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Fitness Tracker Fatigue? How to Make Wearable Tech Useful

A group of fitness trackers
(Image credit: Jeremy Lips, for Live Science)

SANTA CLARA, Calif. — The popularity of Fuelbands, Fitbits and other fitness trackers has exploded in the last few years. Yet few people keep using these devices after a few months.

From geeky and ugly designs that make the wrong fashion statement, to difficult user interfaces or confusing or meaningless stats, many fitness trackers are not providing users with valuable information that motivates them to keep using the devices, speculated Kip Fyfe, CEO of 4iiii Innovations Inc., a Canadian wearable technology company, at a presentation here at the IDTechEx conference.

More than a third of people who use fitness trackers abandon them within a few months, according to research from Endeavour Partners, a strategy consulting firm.

Among the people at Fyfe's presentation, the numbers were even starker. When he asked how many people owned a fitness tracker, about 50 hands shot up, but only two people kept their hands up when asked if they were still using them. [Fantasy Fitness Tracker: 8 Absolutely Must-Have Features]

Looks and interface

One problem may be that many fitness trackers are intended to be worn on the wrist. "The wrist is a valuable piece of real estate," Fyfe said.

A visible, gawky-looking wrist-worn tracker may make a personal statement that many people aren't comfortable with, Fyfe said.

"If you're wearing tech on your wrist, you're also saying a little bit about you, and you don't want to have that define you as a person," Fyfe said.

In addition, some of the earlier trackers have confusing interfaces, such as one that requires you to tap the tracker's face for different functions, and some of these trackers don't sync to a phone app. That can make them a hassle to use, he said.

Data, no analysis

Another problem with fitness trackers is that they provide a lot of numbers, but not enough validation and analysis.

For instance, Nike Fuelbands give people a certain number of "fuel points" for each activity, but what do those points mean? Is walking 10,000 steps, which many trackers set as a default goal, really ideal? And, if so, why? The numbers don't tell people what they care about: whether they are getting fitter, Fyfe said.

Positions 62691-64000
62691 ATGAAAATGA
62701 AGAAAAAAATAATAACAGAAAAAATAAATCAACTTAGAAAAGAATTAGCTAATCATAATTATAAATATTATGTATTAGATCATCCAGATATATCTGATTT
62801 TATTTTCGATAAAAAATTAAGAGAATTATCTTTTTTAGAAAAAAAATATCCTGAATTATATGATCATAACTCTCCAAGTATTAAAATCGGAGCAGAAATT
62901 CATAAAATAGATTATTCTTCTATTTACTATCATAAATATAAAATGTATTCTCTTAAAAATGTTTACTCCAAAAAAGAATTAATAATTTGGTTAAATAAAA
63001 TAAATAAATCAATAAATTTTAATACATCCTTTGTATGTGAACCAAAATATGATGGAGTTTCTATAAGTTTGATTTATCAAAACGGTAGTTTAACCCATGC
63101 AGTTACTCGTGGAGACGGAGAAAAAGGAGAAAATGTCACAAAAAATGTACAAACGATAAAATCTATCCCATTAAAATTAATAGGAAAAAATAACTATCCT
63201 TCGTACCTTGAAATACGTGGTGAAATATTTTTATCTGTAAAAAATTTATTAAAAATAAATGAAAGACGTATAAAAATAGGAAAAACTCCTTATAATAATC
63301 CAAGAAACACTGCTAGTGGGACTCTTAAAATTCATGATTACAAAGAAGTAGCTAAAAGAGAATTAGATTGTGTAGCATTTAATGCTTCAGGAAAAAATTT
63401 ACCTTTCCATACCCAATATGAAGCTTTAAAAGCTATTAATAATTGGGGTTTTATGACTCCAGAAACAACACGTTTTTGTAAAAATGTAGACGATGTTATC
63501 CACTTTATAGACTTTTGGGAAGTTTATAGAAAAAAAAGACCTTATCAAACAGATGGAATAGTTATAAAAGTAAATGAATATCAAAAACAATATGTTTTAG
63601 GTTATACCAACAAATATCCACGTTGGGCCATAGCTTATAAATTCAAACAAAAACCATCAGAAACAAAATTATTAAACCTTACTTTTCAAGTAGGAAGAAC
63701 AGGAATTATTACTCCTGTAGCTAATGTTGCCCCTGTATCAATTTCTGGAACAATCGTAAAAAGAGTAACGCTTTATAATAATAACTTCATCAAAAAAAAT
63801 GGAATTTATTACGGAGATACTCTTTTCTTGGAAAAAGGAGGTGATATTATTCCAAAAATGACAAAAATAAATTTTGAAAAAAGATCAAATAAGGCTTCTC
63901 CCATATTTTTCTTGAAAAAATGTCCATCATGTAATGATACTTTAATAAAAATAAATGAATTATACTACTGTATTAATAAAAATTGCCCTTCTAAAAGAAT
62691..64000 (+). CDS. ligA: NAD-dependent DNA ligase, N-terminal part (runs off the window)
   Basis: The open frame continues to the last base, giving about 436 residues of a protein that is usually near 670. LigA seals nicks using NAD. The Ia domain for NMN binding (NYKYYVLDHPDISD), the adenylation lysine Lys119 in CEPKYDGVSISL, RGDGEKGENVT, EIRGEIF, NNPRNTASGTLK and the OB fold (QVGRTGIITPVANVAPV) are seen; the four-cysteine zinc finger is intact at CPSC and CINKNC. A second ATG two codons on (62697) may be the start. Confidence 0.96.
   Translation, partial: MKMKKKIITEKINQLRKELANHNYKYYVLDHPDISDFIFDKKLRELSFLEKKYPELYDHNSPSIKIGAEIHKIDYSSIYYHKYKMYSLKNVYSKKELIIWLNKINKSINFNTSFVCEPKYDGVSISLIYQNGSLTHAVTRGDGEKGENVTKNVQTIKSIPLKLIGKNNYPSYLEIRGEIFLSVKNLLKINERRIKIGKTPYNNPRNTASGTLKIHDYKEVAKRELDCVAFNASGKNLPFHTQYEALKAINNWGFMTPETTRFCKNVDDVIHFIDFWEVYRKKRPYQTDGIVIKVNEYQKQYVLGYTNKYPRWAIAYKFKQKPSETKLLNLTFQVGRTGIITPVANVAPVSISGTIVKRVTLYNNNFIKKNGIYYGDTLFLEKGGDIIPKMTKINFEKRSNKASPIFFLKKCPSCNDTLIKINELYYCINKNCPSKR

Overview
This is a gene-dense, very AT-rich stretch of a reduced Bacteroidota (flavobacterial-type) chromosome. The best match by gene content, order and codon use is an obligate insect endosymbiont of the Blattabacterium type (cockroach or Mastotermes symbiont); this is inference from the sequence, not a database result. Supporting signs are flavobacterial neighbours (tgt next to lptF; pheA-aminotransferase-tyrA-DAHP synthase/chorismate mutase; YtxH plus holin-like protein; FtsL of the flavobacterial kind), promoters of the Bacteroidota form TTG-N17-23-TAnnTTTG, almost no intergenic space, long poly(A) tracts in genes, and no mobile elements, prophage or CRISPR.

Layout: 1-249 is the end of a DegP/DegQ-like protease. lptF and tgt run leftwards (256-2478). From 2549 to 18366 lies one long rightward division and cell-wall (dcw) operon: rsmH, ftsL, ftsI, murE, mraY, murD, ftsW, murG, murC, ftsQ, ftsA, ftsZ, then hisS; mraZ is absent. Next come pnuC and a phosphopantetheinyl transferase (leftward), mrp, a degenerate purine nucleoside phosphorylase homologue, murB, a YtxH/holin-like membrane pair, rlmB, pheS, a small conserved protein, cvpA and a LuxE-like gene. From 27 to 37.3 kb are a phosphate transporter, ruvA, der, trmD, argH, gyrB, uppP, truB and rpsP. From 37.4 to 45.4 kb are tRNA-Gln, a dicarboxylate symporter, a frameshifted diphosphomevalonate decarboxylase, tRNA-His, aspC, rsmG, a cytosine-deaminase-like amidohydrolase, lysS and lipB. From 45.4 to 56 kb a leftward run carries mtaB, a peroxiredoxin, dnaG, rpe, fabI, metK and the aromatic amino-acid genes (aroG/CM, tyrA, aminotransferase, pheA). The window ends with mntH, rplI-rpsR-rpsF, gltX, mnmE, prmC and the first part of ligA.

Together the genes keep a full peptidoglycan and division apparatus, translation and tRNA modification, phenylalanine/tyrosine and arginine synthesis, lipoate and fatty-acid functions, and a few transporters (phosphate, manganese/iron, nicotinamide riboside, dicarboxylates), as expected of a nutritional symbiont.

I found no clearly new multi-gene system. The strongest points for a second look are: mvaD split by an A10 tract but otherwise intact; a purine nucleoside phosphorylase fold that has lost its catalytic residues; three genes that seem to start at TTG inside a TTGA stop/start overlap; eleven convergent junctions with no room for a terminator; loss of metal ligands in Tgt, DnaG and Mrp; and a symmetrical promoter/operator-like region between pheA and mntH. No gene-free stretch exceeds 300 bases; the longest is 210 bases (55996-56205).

That's partly because research hasn't caught up to the plethora of data that can come from these fitness trackers. 

Although exercise scientists agree that being more active is better than being a sloth, physiologists don't know the optimal workout routine for the average person, or what having a certain heart rate means during a workout, Fyfe said.

Moreover, many fitness trackers aren't accurate for all types of activity. Someone who is playing a Wii while sitting down might log the same level of activity as someone who is pushing a stroller uphill, for instance. Most heart-rate monitors aren't very accurate unless they're worn against the chest, and the calorie measurements are rough estimates at best. The devices that claim to track sleep use tiny accelerometers that really only track movement, so they sometimes over- or underestimate how much someone sleeps, experts agree.

Because the data isn't reliable, it won't motivate people to change their behavior, and if the trackers aren't motivating people, they'll stop using them, Fyfe said.


To be more useful, fitness trackers need to better address people's main motivations for using them. "Fear, greed, being beautiful: Those things motivate a ton of people," Fyfe told Live Science.

For instance, people might stick with a tracker if their insurance would give them a rebate for proving they are active, he said. Others may want to know exactly how many calories they've burned and how that will impact their weight loss. [The Best Fitness Tracker Brands]

Newer sensors that more accurately track stats will help by more clearly tying the numbers to personal fitness.

And data from the first generation of trackers could improve the predictive power of newer versions. For instance, researchers with the Human Locomotome Project were able to predict which participants in the project would develop Parkinson's disease in the coming years by looking at their activity logs on fitness trackers, Fyfe said.

As more and more people strap on wearable devices, other insights — such as who is likely to develop heart disease or gain weight — could become apparent, Fyfe said. Being able to have a crystal ball on your body that could predict and help avert future health problems would be a major motivator, Fyfe said.

Follow Tia Ghose on Twitter and Google+. Follow Live Science @livescience, Facebook & Google+. Originally published on Live Science.

Tia Ghose
Tia has interned at Science News,, and the Milwaukee Journal Sentinel and has written for the Center for Investigative Reporting, Scientific American, and ScienceNow. She has a master's degree in bioengineering from the University of Washington and a graduate certificate in science writing from the University of California Santa Cruz.